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Tony Grist

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Immortality [Aug. 22nd, 2004|11:51 am]
Tony Grist
We all want to leave something behind when we die- a name, a family, a book. For much of my life my ambition was to write at least one poem that would find its way into the anthologies.
I realize now that this is unlikely to happen.

"To invoke posterity is to weep on one's own grave." It's ridiculous to want to live on after death, so what atavism is at work here? Is there some evolutionary imperative being served?

From: archyena
2004-08-22 04:42 am (UTC)
Allow me to make a suggestion. A jeweler in my hometown used to write books of religious poetry and then self-publish them. He then proceeded to submit every one of them to the Library of Congress where they are kept to this day. It's a rather interesting way to memorialize yourself I think, imagine one day someone is searching for poetry, stumbles across your name, and then investigates on a lark. Doubtful that it will be the find of the century, but it has that artifact quality, not unlike stumbling across a Roman coin upturned by new landscaping in a park.
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[User Picture]From: poliphilo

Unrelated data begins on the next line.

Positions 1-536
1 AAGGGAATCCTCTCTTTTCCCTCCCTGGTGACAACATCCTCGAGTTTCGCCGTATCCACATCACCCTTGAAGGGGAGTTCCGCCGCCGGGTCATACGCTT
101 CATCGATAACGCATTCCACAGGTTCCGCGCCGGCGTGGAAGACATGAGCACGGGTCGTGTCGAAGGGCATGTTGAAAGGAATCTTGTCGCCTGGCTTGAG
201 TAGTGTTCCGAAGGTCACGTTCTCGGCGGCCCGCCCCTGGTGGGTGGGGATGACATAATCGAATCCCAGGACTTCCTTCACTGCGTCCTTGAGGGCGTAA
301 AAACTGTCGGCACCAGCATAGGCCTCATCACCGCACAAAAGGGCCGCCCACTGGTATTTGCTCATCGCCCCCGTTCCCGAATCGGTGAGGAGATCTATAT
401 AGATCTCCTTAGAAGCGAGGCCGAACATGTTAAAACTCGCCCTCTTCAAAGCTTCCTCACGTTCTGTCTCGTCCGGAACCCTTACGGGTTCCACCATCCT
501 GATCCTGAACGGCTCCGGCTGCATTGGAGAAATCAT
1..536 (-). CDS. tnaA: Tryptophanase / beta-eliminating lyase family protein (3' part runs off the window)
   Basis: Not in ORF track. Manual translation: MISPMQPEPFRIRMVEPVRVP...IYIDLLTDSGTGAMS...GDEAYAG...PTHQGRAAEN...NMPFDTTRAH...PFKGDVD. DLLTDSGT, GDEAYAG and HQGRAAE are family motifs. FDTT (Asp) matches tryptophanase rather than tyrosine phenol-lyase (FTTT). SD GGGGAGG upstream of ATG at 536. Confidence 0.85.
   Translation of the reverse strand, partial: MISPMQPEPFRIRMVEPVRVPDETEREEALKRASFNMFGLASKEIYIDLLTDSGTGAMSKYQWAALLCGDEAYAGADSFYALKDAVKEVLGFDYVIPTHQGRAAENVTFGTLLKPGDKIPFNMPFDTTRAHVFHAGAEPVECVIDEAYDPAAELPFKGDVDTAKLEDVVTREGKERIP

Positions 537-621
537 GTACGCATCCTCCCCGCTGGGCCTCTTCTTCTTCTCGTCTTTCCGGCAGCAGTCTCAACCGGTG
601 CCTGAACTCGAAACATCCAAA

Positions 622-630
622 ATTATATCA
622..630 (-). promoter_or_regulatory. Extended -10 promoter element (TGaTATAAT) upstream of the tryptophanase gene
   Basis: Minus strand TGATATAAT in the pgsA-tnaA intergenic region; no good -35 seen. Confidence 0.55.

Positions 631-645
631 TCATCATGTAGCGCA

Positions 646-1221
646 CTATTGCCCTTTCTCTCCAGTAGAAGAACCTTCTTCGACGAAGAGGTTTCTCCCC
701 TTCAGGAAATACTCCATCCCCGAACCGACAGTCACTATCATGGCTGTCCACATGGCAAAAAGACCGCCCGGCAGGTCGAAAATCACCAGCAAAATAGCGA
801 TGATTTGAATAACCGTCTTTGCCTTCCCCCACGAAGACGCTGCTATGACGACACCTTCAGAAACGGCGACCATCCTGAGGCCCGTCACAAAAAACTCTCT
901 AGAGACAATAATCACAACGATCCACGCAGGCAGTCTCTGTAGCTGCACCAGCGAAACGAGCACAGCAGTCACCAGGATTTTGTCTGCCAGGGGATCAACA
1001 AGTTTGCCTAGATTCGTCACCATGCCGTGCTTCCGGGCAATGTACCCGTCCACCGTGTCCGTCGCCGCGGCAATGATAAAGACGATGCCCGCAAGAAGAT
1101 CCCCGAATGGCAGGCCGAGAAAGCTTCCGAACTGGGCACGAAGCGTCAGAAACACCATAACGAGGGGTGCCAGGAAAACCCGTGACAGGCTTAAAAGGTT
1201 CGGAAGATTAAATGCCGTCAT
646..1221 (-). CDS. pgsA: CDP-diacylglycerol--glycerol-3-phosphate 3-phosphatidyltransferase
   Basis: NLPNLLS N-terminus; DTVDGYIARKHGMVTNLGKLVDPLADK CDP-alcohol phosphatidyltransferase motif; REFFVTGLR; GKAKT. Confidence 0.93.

2004-08-22 05:21 am (UTC)
I see the attraction, but...

There have, of course, been people who really did achieve posthumous fame by self-publication- William Blake for instance.

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[User Picture]From: mokie
2004-08-22 01:32 pm (UTC)
I think it's the need not to be left alone--maybe make that left behind--by the rest of the human pack. We talk about making our mark, but really it's not us fighting not to leave the world, but not to be left by the world.

Even if it's only symbolic, if we leave some tangible trace of ourselves in the race then some part of us is still there keeping up the pace, even if really we've long since fallen behind and been consumed by time.
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[User Picture]From: poliphilo
2004-08-22 02:50 pm (UTC)
Yeah, we want to travel forward, if only as a book in somebody's kit-bag. What an interesting way of looking at it.
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[User Picture]From: mokie
2004-08-26 10:58 am (UTC)
If we've made some mark, we will be remembered; we fear that once we die, we might as well not have existed. It's a bit depressing.

If I remember correctly, the Norse believed something like that--that the only immortality was through the memory of others, so go out there slashing and hacking for all you're worth!
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